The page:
Ministers have announced plans to change the law to allow businesses to use skilled agency workers to plug staffing gaps during strikes.
The move comes as tens of thousands of railway workers stage a second strike in a bitter dispute over jobs, pay and conditions.
Ministers pointed out that under current trade union laws, businesses are restricted from supplying temporary agency workers to cover for strikers, saying it can have a 'disproportionate impact'.
The Government says its legislation will repeal these 'burdensome' legal restrictions and help mitigate against the impact of future strikes.
Ministers gave examples of skilled temporary workers being able to fill vacant positions such as train dispatchers.
However union leaders have raised concerns that bringing in less qualified people to carry out certain rail jobs will endanger people's safety.
Subject to parliamentary approval, the changes are made through a statutory instrument and are set to come into force over the coming weeks and will apply across England, Scotland and Wales.
Business Secretary Kwasi Kwarteng said: 'Once again trade unions are holding the country to ransom by grinding crucial public services and businesses to a halt. The situation we are in is not sustainable.
'Repealing these 1970s-era restrictions will give businesses freedom to access fully skilled staff at speed, all while allowing people to get on with their lives uninterrupted to help keep the economy ticking.'
Transport Secretary Grant Shapps said: 'Despite the best efforts of militant union leaders to bring our country to a standstill, it's clear this week's strikes did not have the desired impact due to more people being able to work from home.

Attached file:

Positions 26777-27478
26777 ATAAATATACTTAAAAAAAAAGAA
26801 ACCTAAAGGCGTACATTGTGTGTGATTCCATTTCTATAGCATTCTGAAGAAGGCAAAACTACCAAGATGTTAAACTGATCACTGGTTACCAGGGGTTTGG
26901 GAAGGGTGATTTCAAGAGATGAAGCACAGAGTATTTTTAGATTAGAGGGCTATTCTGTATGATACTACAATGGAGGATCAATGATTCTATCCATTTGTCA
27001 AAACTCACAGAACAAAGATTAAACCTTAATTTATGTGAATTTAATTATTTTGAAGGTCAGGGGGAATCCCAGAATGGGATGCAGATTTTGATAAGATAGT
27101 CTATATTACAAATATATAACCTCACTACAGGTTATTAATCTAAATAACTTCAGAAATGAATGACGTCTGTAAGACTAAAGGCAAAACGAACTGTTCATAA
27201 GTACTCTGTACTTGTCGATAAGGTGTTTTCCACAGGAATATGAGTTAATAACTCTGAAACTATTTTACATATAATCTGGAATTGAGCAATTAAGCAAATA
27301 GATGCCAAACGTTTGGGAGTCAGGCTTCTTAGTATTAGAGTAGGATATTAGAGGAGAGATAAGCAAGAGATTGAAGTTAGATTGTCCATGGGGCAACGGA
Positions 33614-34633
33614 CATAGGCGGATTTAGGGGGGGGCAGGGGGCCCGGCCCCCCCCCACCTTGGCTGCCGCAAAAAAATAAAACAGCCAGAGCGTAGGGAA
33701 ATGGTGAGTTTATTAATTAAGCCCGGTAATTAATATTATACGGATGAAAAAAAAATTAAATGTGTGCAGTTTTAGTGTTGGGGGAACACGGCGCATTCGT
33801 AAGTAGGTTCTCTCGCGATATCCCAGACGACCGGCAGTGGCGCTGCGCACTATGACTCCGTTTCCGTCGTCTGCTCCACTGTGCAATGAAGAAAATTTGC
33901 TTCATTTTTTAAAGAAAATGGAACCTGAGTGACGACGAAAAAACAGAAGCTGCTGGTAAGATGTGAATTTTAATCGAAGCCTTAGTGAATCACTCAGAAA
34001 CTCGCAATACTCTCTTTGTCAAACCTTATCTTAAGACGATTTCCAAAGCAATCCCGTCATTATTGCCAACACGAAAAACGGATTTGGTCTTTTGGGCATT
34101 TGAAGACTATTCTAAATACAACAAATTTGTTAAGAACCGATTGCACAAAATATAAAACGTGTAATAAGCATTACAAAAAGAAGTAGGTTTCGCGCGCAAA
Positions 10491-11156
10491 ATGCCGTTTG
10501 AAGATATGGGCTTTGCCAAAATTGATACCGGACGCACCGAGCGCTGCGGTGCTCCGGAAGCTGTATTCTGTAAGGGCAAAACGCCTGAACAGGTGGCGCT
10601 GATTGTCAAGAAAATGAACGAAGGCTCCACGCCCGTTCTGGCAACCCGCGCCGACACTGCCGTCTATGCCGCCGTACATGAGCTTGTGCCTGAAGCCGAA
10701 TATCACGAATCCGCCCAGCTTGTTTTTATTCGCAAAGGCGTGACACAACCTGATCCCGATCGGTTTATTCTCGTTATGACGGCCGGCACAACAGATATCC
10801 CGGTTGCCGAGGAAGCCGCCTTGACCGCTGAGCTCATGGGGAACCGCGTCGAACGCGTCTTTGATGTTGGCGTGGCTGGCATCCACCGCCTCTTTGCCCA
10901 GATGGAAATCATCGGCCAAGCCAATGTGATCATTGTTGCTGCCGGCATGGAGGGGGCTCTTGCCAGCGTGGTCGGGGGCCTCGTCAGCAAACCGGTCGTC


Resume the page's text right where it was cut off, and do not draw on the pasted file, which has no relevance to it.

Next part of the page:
'However, far too many hard working families and businesses were unfairly affected by union's refusal to modernise.
'Reforms such as this legislation are vital and will ensure any future strikes will cause even less disruption and allow adaptable, flexible, fully skilled staff to continue working throughout.'
The Government also announced it is raising the maximum damages that courts can award against a union, when strike action has been found by the court to be unlawful.
For the biggest unions, the maximum award will rise from £250,000 to £1 million. A Network Rail spokesperson said: 'This is welcome news and could help us to offer a better service to our passengers during strike days if this dispute drags on.
'While key safety-critical roles require many months of training, there are many other roles where they could be used, such as in security operations, which would make a real difference.'
TUC general secretary Frances O'Grady said: 'The government should be getting people around the table to find a fair resolution to this rail dispute.
'But ministers are more interested in cynically picking a fight with unions than reaching a negotiated settlement.
'Having slammed P&O for replacing experienced workers with agency staff, Grant Shapps is using the same playbook.
'These plans are a deliberate attempt to undermine the right to strike and to reduce workers' bargaining power.
'Bringing in less qualified agency staff to deliver important services will endanger public safety, worsen disputes and poison industrial relations.
'Unions and the agency recruitment industry have both warned ministers these plans are unworkable.'
Angela Rayner, Labour's Deputy Leader and shadow secretary of state for the future of work, said: 'This is a recipe for disaster, not just undermining pay and working conditions, but risking public safety and ripping up ministers' own words.
'The Government appear to have learned nothing from the P&O scandal, which resulted in multiple safety failures and the grounding of vessels.
'The idea this could solve the travel chaos they have created is just more Tory fantasy in place of real solutions.
'It's no wonder business leaders oppose it as much as trade unions do. It's just another Tory tactic to inflame more disputes in the country they should be leading, not dividing.'
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